Saturday, 25 October 2008

Bolton Boss Megson Wary Of "Cornered Animal" Spurs

Bolton Wanderers manager Gary Megson has warned the Trotters to be wary of a backlash from Tottenham Hotspur when they face them in the Premier League on Sunday at White Hart Lane.

Under fire Spurs boss Juande Ramos has overseen Tottenham’s worst ever start to a season in the 126-year history of the North London club, with the game against Bolton being billed as make or break for the Spaniard.

Tottenham have just two points from eight games so far in the Premiership and are in danger of being cut adrift at the bottom of the table, with defeat in the UEFA Cup to Serie A side Udinese on Thursday, leaving the former Sevilla coach’s job hanging in the balance.

However, Megson believes that the response from Tottenham will come sooner rather than later, with the Bolton chief comparing Spurs to a “cornered animal” in light of all the media coverage and scrutiny surrounding the club and Ramos.

“You have now got a cornered animal,” said Megson.

“Everyone has got something to say on the situation and I think that will eventually have a galvanising effect on the team.

“The media scrutiny has been unbelievable, we have got to make sure we don’t get caught up in the hullabaloo.

“They are obviously going to be a little bit down at the moment, and from our point of view, it does make Sunday’s game more difficult.”

Bolton have won six of the last ten meetings with Spurs, but Megson was quick to point out that Ramos has a wealth of talent at his disposal at White Hart Lane and backs his Spanish counterpart to turn the clubs fortunes around eventually.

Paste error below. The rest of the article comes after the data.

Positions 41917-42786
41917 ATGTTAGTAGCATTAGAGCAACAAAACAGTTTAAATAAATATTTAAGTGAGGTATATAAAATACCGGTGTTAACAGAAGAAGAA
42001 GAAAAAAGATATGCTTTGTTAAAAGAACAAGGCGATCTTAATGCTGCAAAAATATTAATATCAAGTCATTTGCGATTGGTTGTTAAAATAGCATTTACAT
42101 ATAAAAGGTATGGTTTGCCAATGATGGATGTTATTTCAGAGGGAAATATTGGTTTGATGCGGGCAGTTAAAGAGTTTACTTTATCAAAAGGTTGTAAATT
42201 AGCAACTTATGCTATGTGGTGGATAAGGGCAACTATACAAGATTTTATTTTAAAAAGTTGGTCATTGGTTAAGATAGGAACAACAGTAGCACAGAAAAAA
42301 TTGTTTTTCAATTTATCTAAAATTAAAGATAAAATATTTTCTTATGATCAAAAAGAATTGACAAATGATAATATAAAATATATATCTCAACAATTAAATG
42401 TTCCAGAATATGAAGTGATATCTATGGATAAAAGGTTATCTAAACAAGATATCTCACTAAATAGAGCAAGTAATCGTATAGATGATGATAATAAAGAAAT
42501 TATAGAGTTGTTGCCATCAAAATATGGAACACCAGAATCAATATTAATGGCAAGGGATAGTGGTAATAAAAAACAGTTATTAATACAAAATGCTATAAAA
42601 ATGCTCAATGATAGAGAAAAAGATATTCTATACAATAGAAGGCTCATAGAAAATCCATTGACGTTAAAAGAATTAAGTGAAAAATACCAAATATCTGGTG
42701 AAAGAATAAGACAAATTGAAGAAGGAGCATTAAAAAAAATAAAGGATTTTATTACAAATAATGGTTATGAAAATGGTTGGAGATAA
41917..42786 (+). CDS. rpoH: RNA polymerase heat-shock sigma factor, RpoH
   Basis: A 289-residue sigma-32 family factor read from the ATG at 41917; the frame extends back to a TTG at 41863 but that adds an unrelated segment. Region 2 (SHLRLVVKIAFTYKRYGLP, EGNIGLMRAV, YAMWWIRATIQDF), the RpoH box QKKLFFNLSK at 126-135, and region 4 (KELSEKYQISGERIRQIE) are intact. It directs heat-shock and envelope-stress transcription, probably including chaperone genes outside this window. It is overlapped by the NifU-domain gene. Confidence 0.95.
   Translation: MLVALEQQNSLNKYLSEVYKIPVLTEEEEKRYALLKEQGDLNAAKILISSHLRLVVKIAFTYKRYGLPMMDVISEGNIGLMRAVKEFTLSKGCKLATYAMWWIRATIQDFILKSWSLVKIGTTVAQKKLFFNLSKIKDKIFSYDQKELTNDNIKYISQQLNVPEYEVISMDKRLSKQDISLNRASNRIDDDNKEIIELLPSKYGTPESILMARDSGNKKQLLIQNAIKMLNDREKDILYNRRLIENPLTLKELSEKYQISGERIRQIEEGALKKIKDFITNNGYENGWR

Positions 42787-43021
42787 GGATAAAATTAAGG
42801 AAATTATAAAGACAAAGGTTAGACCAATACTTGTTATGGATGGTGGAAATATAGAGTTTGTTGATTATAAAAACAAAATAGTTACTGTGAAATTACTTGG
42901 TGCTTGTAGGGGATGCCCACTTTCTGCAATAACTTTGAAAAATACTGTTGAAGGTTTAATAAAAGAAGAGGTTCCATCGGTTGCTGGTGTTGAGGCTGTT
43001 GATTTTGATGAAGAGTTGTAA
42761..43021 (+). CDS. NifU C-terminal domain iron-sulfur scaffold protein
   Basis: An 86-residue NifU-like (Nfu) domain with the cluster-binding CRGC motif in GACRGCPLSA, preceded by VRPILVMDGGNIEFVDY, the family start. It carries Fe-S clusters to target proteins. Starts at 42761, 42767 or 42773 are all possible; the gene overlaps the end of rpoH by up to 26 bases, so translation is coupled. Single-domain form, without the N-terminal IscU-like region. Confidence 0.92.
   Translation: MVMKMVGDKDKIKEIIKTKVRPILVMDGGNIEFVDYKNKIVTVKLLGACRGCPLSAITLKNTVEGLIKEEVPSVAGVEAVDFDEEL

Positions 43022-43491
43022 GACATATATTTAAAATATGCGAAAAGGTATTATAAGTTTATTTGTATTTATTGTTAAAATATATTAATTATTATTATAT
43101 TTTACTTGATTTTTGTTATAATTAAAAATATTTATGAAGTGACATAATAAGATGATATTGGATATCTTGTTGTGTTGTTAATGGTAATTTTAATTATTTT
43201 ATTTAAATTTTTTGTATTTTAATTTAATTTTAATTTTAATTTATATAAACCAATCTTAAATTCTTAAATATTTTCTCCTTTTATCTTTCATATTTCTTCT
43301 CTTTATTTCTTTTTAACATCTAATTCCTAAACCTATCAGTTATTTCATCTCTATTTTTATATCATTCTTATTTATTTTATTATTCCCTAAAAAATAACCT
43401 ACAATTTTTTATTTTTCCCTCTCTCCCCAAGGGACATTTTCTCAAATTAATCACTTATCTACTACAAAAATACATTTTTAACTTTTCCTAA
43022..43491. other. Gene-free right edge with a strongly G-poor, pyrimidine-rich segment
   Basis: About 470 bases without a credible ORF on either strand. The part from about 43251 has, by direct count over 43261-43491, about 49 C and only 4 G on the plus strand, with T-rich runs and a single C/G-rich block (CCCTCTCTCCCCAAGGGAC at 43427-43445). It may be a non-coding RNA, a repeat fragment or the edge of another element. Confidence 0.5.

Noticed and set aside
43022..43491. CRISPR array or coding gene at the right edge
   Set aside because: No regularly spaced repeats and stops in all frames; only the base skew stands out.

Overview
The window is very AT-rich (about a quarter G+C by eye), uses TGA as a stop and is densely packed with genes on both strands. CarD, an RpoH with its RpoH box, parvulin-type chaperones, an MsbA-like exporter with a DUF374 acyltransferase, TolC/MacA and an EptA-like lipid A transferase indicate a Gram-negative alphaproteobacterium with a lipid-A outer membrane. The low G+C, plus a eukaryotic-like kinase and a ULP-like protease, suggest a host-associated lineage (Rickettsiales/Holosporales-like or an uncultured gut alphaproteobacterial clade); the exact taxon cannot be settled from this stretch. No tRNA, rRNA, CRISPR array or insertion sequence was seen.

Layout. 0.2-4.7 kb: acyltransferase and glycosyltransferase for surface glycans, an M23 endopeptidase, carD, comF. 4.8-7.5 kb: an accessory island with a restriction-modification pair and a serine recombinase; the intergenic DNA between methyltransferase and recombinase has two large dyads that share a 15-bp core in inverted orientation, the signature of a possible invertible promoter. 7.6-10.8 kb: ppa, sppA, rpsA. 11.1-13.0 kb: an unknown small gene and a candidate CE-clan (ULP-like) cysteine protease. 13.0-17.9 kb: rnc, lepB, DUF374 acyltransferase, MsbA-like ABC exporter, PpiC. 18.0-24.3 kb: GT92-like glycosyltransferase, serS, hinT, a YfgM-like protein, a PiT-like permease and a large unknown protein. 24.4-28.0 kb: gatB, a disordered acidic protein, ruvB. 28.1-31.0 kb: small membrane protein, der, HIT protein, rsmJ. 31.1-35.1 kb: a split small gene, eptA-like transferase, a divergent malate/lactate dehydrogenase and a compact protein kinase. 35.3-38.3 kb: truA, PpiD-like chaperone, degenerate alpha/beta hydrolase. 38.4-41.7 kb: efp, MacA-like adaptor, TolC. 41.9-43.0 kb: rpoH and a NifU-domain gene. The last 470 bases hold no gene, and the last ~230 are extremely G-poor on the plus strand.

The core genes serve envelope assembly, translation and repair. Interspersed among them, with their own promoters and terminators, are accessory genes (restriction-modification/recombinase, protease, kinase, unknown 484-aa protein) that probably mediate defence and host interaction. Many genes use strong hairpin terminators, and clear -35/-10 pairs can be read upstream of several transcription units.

“They have not had a particularly good start but they have still got an excellent squad with some fantastic talents in there,” he said.

“Spurs are the envy of a lot of football clubs.

“I think they will turn it round eventually with the players they have got, even though it isn’t going particularly well at the moment.”

“Each and every manager up and down the country will feel for him and understand what he is going through.

“Football management has always been a difficult job. The scrutiny you are placed under is really intense and difficult to cope with, but you have to do that.

“You do have empathy because you are in the same profession and it does go round. You do have to put up with a huge amount of criticism, and at times a lot of it is misplaced so you have to rise above it. That’s the nature of football at the moment.”

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